PUBS, restaurants and cafes ramping up across the country in preparation for welcoming customers back on Monday, May 17, but many are struggling due to staff shortages.

More than 106,400 people were employed in the hospitality sector in Wales before the pandemic with further jobs created in the chain that keeps food and drink businesses supplied.

In 2019, that supply chain was worth £22bn to the country.

Many people, including unemployed people, have seemingly lost faith in the security of being employed in an industry that has a short-term and unpredictable future.

The sector is struggling against issues like this with many hesitant to take a job in case they lose it again shortly after and have to wait for benefit claims to be restarted.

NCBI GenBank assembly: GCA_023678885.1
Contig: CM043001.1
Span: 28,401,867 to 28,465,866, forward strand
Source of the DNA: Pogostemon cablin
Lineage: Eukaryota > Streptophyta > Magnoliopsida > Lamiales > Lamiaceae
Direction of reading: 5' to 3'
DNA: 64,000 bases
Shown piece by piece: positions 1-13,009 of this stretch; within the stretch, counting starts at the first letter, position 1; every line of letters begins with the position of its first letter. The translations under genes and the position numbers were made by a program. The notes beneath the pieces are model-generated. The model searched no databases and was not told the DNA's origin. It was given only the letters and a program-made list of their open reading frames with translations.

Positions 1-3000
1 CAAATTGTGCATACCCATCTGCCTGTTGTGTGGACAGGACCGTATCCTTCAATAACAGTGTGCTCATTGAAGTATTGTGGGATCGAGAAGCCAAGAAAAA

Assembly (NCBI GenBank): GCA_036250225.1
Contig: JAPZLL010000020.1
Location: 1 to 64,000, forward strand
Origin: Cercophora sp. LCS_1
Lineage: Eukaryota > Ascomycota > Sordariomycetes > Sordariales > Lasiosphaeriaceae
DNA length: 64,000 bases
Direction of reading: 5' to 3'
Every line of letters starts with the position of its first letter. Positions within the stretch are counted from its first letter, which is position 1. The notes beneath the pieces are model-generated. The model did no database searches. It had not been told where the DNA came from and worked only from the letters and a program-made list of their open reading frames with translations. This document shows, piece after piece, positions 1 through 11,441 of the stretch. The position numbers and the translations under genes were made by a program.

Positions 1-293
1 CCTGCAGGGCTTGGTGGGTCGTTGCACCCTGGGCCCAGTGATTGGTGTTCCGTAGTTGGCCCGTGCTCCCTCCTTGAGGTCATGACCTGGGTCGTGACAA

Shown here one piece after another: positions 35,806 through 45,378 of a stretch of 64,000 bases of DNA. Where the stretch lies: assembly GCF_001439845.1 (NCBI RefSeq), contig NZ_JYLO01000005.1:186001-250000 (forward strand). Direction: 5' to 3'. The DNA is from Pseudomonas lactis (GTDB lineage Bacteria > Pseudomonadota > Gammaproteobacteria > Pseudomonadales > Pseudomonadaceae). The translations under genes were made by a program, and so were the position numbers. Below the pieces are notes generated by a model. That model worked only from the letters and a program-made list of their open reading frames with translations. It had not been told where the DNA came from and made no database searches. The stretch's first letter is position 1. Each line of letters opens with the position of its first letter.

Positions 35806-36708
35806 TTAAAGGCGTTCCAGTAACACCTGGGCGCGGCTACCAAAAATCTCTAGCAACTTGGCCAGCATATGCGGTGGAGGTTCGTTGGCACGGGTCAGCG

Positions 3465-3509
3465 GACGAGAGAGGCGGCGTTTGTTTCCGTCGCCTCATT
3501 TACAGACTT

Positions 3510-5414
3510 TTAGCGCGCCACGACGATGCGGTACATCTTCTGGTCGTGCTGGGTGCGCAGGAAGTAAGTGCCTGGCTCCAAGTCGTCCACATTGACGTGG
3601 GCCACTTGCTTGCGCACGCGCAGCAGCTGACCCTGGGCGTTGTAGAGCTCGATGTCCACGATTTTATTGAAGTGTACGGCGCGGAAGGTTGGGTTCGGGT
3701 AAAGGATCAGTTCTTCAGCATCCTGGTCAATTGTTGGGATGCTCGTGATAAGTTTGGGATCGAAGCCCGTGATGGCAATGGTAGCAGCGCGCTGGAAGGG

UKHospitality Cymru, the body that represents businesses from Chippy’s to Bed and Breakfasts said that Wales’ economic recovery was being threatened by the staffing crisis.

Atlantic Resource Recruitment Agency’s Simon James said “I have never seen anything like this in 35 years in the industry,”.

“I know of a really respected top chef who has been working as a carpenter and is staying with that rather than returning to the kitchen,”

The added complication of Brexit cannot be underestimated, the hospitality sector in Wales has always relied heavily on staff from the EU.

The pandemic resulted in many EU nationals returning home and not returning to Wales for employment because Brexit has made it harder.